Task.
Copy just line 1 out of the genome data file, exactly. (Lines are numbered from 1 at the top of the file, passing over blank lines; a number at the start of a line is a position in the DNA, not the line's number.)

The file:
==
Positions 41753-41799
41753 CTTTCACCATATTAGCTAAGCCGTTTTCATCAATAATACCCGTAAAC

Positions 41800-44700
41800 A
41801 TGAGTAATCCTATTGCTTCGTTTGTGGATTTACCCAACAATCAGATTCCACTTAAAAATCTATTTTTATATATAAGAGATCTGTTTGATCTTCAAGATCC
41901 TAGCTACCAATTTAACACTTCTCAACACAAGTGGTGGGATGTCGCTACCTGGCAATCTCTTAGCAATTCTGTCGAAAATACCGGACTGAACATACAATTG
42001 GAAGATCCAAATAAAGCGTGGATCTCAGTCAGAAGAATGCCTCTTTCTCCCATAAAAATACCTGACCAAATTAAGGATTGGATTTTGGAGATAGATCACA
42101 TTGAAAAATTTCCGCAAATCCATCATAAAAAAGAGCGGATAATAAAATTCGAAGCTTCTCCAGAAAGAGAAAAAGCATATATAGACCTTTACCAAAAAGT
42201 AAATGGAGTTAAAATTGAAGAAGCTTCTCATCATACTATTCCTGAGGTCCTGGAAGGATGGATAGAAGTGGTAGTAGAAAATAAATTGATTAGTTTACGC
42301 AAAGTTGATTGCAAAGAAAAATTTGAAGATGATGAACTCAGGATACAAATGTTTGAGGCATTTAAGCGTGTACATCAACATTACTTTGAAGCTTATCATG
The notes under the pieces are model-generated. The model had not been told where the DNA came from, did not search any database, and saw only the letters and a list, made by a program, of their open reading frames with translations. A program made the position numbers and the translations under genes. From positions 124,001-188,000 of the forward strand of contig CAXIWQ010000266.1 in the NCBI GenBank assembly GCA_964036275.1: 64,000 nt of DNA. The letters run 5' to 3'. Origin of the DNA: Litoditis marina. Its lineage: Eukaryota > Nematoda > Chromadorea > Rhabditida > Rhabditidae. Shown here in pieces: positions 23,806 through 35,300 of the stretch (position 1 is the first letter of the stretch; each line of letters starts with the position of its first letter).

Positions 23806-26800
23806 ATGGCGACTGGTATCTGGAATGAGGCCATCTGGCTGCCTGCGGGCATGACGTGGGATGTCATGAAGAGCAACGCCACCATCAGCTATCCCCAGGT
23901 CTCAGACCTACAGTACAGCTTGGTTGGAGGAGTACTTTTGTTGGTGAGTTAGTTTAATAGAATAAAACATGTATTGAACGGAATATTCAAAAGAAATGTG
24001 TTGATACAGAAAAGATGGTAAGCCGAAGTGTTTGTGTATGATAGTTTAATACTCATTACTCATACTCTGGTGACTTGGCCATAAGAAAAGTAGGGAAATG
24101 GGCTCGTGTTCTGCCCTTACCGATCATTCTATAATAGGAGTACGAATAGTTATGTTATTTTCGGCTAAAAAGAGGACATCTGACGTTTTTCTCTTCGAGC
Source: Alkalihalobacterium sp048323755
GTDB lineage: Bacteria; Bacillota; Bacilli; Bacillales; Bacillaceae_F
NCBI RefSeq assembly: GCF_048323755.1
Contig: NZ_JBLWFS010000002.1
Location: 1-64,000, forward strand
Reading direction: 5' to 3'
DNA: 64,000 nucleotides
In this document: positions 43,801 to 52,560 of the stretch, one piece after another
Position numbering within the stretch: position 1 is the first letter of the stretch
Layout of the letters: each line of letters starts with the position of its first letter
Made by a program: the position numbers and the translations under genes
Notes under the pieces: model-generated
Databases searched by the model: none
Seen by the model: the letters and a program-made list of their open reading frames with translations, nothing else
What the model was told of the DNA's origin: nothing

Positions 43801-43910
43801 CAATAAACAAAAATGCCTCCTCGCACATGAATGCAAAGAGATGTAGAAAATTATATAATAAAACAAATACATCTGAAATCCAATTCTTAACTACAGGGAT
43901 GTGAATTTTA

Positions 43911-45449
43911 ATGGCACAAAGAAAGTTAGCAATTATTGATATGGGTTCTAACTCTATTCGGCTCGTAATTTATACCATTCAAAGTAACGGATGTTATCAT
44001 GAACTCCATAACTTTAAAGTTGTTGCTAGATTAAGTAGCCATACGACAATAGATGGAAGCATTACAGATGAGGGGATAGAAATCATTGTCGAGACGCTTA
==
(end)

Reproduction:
Positions 41753-41799